What is an options collar strategy? Have you considered hedging a long-term investment through impending volatility? Whether you are investing in a position for dividends or growth, you’ll eventually discover a need for a hedging strategy. Enter the options collar strategy. Options are a great way to make money trading large-cap stocks. All while saving a little money. However, it’s not as magical as it seems. Options are wasting assets. As a result, you need to know how to trade them properly.
There are many ways to hedge a position. For example, you could pay some premium to buy a protective put. You could sell a covered call. You could even buy an equivalent value of an inverse ETF in the sector that your position is in. You could do any of these and more for a price, but what if you could hedge your position with a known limited loss like a protective put and receive a credit?
It sounds too good to be true. It is true; the only catch is that you will need to learn a little about options and how they can work for you first.
We will start with the basics. Options trading for dummies, part 1, if you will. Understanding the moving parts helps immensely.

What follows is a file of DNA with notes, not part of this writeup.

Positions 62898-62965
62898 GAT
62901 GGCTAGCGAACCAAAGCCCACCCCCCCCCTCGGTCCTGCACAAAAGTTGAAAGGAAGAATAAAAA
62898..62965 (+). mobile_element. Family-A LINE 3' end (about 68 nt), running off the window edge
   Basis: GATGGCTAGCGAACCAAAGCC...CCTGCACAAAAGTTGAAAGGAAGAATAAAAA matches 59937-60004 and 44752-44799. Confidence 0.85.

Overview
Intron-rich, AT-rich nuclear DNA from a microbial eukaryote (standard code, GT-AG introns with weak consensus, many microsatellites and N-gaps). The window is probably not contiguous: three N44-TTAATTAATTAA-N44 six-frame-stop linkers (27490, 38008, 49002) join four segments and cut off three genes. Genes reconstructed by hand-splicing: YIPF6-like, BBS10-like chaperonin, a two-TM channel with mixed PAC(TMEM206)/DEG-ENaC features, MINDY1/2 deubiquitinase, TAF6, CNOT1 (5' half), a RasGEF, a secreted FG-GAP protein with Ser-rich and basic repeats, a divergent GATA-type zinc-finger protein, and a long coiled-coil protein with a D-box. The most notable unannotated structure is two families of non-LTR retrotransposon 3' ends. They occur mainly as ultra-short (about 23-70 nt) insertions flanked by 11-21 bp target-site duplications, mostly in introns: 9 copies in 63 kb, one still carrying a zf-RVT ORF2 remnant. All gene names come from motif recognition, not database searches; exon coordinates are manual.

A call option is a contract with a specific expiration date and strike price. The contract gives the buyer the option but not the obligation to buy 100 shares of the specified stock at the strike price on or before the expiration date. As a result, the buyer pays a premium to the seller for the contract.
A call option contract originator (seller) must sell 100 shares of the specified stock at the strike price at any time on or before the expiration date. The buyer pays the option seller a premium for the contract. So, how do call options make up the options collar strategy? Read on.
A put option is a contract with a specific expiration date and strike price. The contract gives the buyer the option but not the obligation to sell 100 shares of the specified stock at the strike price on or before the expiration date.
As a result, the buyer pays a premium to the seller for the contract. A put option contract originator (seller) must buy 100 shares of the specified stock at the strike price at any time on or before the expiration date. Therefore, the buyer pays the option seller a premium for the contract. Are puts a part of the options collar strategy? We’ll dive into that more later.
The originator (writer) and the buyer can trade both put and call options before the expiration date. That means you can write options and buy them back at any time.
A trader or investor who is long an option will buy to open a position and sell to close a position. A trader or investor short of an option will sell to open and buy to close a position.